It’s Time to Roll Up Our Sleeves

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Dionay Smith. Credit: Carl Snowden's Facebook page

It led the six o’clock news: Dionay Smith, 24, the brother of Baltimore City Police Department spokesperson Lt. J.T. Smith, 40, had become the 173rd person murdered in Baltimore City this year.

Lt. Smith, who was formerly with the Anne Arundel County Police Department, broke down in tears yesterday as he talked about the senseless murder of his youngest brother Dionay.

Yesterday’s news, with its ironic twist, sent home the message loud and clear that violence can and has been visited on prominent citizens as well. Congressman Elijah Cummings, Warren Brown, the Dawson family and yes, the Freddie Gray family, all have seen and felt the scourge of violence first-hand. Whenever a prominent citizen is murdered in the city, you can bet the full resources of the police department will be brought to bear to find the perpetrator.

Yet, I hope that the tragic death of Dionay Smith may cause another more lasting and systemic change. I hope that there is an effort to examine the root causes of the problems of Baltimore City, Chicago, Annapolis and other cities; problems that do not go away with the arrest of the assailant in a heinous crime. Poverty, deteriorating neighborhoods, lack of jobs and affordable housing, and lack of hope are the real causes of the escalating violence in inner cities.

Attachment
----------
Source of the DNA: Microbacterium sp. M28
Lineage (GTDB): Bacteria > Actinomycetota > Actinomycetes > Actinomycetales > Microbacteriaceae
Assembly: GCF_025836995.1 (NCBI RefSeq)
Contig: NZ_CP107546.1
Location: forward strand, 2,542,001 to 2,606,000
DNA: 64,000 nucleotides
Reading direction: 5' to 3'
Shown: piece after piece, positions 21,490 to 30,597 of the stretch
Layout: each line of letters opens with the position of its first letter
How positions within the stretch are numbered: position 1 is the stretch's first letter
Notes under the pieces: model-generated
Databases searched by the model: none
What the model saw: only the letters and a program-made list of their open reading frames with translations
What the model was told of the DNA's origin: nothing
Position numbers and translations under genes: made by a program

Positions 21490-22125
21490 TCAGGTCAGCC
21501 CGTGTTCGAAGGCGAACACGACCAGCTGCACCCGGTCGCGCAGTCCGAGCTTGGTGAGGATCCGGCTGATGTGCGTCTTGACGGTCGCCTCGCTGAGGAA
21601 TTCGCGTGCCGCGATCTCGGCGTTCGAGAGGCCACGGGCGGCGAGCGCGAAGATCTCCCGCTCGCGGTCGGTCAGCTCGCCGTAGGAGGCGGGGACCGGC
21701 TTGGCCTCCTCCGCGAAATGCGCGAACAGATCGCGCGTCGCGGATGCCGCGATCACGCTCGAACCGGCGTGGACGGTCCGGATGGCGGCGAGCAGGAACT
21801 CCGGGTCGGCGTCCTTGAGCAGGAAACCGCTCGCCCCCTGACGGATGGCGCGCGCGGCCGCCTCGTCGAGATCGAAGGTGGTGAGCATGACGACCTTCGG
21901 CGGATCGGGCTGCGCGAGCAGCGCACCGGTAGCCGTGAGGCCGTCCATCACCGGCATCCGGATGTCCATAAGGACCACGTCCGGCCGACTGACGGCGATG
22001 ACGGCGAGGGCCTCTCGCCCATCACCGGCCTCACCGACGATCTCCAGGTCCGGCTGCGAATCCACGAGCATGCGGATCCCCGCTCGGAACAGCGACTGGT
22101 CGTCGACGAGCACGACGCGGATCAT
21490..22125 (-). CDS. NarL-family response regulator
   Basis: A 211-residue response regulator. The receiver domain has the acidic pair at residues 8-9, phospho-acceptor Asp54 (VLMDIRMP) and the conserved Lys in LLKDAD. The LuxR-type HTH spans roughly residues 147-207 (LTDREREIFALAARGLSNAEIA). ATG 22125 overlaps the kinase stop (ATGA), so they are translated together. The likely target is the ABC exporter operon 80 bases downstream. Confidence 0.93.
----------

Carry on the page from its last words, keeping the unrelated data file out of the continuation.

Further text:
A friend of mine said she was at the Baltimore Inner Harbor on Tuesday for the Fireworks and witnessed first-hand young people out of control, using vulgar language and showing an utter disregard for others. I have long concluded that there are some things that the government can not, will not, and should not do for us. One of those things is raising our children; that is our responsibility. It is a responsibility that recognizes that all of us must roll up our sleeves and get to work. Like thousands of others, I extend my condolences to Lt. Smith and his family during his bereavement. Yet I realize that after the funeral, after the righteous editorials and condemnation, there is still work to be done.

Several years ago, my nephew was shot in the back of the head on the campus of St. John’s College in Annapolis, Maryland . His mother (my sister) never fully recovered from his murder. She died a few years later of a broken heart. Broken communities result in many funerals. While the numbers continue to grow, we must be committed to do more than just talking.

On Tuesday, July 11th, 6pm, at the Wiley H. Bates Legacy Center, 1101 Smithville Street, Annapolis, Maryland, we will be discussing policing, violence and what people can do to prevent these senseless murders. I hope that some of the readers of this post will be able to join us.

Dionay Smith was a good brother. Full of life and potential. He now belongs to the angels and the ages. May his death be our clarion call to take back our communities and to fight for a social justice agenda that will insure we have more victories than funerals.

R.I.P Dionay Smith. A Luta Continua!

Carl Snowden is a political and civil rights leader in Annapolis.

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